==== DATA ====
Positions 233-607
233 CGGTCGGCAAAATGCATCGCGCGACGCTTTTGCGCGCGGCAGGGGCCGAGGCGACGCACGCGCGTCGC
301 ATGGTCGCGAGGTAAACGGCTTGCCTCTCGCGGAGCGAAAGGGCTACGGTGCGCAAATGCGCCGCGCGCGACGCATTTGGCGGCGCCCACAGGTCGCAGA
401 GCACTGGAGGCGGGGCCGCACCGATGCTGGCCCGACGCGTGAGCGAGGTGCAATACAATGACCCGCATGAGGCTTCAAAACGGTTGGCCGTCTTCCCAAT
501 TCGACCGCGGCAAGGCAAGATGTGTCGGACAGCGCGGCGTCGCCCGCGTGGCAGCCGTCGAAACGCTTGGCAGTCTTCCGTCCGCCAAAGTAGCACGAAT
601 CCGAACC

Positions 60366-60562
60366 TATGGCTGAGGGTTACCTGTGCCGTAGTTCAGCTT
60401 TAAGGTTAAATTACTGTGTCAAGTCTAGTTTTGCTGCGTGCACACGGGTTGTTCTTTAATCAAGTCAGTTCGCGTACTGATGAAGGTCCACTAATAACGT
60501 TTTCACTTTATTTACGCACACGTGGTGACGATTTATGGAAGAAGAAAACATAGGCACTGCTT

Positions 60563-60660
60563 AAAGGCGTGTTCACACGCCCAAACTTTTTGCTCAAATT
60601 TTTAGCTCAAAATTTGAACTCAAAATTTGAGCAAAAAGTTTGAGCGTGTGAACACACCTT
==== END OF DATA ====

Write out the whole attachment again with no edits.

Positions 233-607
233 CGGTCGGCAAAATGCATCGCGCGACGCTTTTGCGCGCGGCAGGGGCCGAGGCGACGCACGCGCGTCGC
301 ATGGTCGCGAGGTAAACGGCTTGCCTCTCGCGGAGCGAAAGGGCTACGGTGCGCAAATGCGCCGCGCGCGACGCATTTGGCGGCGCCCACAGGTCGCAGA
401 GCACTGGAGGCGGGGCCGCACCGATGCTGGCCCGACGCGTGAGCGAGGTGCAATACAATGACCCGCATGAGGCTTCAAAACGGTTGGCCGTCTTCCCAAT
501 TCGACCGCGGCAAGGCAAGATGTGTCGGACAGCGCGGCGTCGCCCGCGTGGCAGCCGTCGAAACGCTTGGCAGTCTTCCGTCCGCCAAAGTAGCACGAAT
601 CCGAACC

Positions 60366-60562
60366 TATGGCTGAGGGTTACCTGTGCCGTAGTTCAGCTT
60401 TAAGGTTAAATTACTGTGTCAAGTCTAGTTTTGCTGCGTGCACACGGGTTGTTCTTTAATCAAGTCAGTTCGCGTACTGATGAAGGTCCACTAATAACGT
60501 TTTCACTTTATTTACGCACACGTGGTGACGATTTATGGAAGAAGAAAACATAGGCACTGCTT

Positions 60563-60660
60563 AAAGGCGTGTTCACACGCCCAAACTTTTTGCTCAAATT
60601 TTTAGCTCAAAATTTGAACTCAAAATTTGAGCAAAAAGTTTGAGCGTGTGAACACACCTT